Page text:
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Threat Intelligence

2/23/2018
12:00 PM
Kelly Sheridan
Kelly Sheridan
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10 Can't-Miss Talks at Black Hat Asia

With threats featuring everything from nation-states to sleep states, the sessions taking place from March 20-23 in Singapore are relevant to security experts around the world.
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I Don't Want to Sleep Tonight: Subverting Intel TXT with S3 Sleep
'This caught the attention of many of us,' says Giuliano of the Regional Review Board. 'They're tapping into a strategy, a technique that many wouldn't think about: when you're turning your computer off or powering it back on.'
When you shut down and reboot a computer, restarting components takes time, and security devices might be temporarily shut down. However, many PCs, laptops and servers that support enhanced configuration and power interface have six sleeping states, and if the firmware only powers down as far as the S3 sleeping state, it can reactivate security devices somewhat more quickly.
This more wakeful S3 state can be manipulated, however. Jun-Hyeok Park and Seunghun Han, both researchers with the National Security Research Institute of South Korea, will explain how attackers can use the S3 sleeping state to neutralize the Intel Trusted eXecution Environment (TXT), a hardware-based mechanism that validates platform trustworthiness during boot and launch. The attackers target tBoot, which protects the Virtual Machine Monitor and OS, to neutralize Intel TXT. This attack has never been published.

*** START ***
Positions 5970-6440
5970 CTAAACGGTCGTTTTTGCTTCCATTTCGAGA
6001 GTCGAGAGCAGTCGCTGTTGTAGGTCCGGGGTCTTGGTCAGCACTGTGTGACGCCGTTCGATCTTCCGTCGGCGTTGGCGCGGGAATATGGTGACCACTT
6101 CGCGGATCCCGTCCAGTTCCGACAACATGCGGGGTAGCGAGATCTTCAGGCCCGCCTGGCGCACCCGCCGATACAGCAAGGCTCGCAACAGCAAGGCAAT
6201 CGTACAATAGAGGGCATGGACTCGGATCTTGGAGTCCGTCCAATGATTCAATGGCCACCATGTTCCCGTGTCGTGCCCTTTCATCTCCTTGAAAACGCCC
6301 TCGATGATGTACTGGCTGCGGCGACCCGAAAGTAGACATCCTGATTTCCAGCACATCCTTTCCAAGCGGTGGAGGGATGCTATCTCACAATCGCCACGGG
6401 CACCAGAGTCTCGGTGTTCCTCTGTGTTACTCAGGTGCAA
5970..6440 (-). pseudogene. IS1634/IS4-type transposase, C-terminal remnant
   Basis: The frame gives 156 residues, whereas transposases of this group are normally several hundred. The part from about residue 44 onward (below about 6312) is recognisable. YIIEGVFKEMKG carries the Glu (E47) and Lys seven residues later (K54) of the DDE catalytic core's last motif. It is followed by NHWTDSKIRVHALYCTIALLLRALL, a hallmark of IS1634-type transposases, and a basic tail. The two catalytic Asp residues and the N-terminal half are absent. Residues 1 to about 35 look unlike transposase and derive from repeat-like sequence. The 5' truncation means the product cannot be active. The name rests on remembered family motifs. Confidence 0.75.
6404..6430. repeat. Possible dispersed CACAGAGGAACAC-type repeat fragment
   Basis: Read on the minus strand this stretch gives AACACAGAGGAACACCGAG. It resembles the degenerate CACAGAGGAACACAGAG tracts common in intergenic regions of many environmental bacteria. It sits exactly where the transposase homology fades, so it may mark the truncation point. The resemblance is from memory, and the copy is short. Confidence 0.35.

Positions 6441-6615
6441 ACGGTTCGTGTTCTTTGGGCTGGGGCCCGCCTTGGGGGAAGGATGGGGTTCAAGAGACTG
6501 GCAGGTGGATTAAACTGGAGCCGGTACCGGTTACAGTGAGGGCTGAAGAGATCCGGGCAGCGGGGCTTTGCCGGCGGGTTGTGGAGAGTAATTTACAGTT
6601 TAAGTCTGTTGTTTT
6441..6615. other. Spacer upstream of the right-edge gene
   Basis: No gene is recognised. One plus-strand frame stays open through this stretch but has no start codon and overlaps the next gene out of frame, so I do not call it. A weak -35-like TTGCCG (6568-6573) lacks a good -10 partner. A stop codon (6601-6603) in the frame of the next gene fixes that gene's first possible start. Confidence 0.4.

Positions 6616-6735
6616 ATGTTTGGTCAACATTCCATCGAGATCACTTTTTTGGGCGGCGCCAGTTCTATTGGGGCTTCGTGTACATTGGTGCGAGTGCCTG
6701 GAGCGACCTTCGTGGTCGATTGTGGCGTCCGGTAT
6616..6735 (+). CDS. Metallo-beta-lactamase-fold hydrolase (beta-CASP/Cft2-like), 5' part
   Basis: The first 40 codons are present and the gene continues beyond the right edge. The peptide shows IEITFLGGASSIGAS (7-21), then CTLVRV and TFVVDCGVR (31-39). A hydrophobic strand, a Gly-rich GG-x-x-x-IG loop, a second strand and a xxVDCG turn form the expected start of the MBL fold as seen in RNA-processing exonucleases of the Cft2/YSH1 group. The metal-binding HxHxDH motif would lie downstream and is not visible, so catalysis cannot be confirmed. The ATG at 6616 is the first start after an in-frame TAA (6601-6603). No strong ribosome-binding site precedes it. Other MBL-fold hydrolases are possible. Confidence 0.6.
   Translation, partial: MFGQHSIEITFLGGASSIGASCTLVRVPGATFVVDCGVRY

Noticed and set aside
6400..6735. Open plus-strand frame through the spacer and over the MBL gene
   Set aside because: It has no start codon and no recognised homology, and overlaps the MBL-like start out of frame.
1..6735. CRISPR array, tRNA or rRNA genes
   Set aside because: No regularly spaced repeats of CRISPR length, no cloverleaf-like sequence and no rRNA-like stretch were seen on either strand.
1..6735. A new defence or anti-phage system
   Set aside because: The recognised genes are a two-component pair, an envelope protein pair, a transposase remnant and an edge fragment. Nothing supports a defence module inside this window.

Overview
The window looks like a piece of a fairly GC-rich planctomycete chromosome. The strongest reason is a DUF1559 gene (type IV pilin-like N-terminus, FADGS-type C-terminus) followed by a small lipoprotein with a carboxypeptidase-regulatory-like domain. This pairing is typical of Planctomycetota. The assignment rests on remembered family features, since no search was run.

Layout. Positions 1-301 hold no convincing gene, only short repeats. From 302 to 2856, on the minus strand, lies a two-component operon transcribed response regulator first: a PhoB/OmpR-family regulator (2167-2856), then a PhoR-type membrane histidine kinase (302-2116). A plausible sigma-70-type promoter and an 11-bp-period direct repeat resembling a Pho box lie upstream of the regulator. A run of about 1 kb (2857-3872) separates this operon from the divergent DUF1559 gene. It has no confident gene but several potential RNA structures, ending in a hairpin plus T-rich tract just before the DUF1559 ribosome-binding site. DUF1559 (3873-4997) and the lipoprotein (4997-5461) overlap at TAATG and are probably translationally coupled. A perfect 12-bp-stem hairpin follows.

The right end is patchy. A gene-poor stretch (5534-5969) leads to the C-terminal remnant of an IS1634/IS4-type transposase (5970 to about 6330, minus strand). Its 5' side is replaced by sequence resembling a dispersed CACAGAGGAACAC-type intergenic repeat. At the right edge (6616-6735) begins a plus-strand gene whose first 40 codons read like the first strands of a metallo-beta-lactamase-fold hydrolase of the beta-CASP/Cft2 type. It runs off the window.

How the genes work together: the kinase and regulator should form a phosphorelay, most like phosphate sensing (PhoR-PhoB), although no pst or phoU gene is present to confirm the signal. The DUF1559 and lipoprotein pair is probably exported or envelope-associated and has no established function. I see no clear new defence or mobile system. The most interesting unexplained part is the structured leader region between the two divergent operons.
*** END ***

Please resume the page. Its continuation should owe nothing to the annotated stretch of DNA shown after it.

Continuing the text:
'What they're doing is very innovative, thinking outside the box,' says Giuliano.
(Image: MikhailSh via Shutterstock)

I Don't Want to Sleep Tonight: Subverting Intel TXT with S3 Sleep

"This caught the attention of many of us," says Giuliano of the Regional Review Board. "They're tapping into a strategy, a technique that many wouldn't think about: when you're turning your computer off or powering it back on."

When you shut down and reboot a computer, restarting components takes time, and security devices might be temporarily shut down. However, many PCs, laptops and servers that support enhanced configuration and power interface have six sleeping states, and if the firmware only powers down as far as the S3 sleeping state, it can reactivate security devices somewhat more quickly.

This more wakeful S3 state can be manipulated, however. Jun-Hyeok Park and Seunghun Han, both researchers with the National Security Research Institute of South Korea, will explain how attackers can use the S3 sleeping state to neutralize the Intel Trusted eXecution Environment (TXT), a hardware-based mechanism that validates platform trustworthiness during boot and launch. The attackers target tBoot, which protects the Virtual Machine Monitor and OS, to neutralize Intel TXT. This attack has never been published.

"What they're doing is very innovative, thinking outside the box," says Giuliano.

(Image: MikhailSh via Shutterstock)

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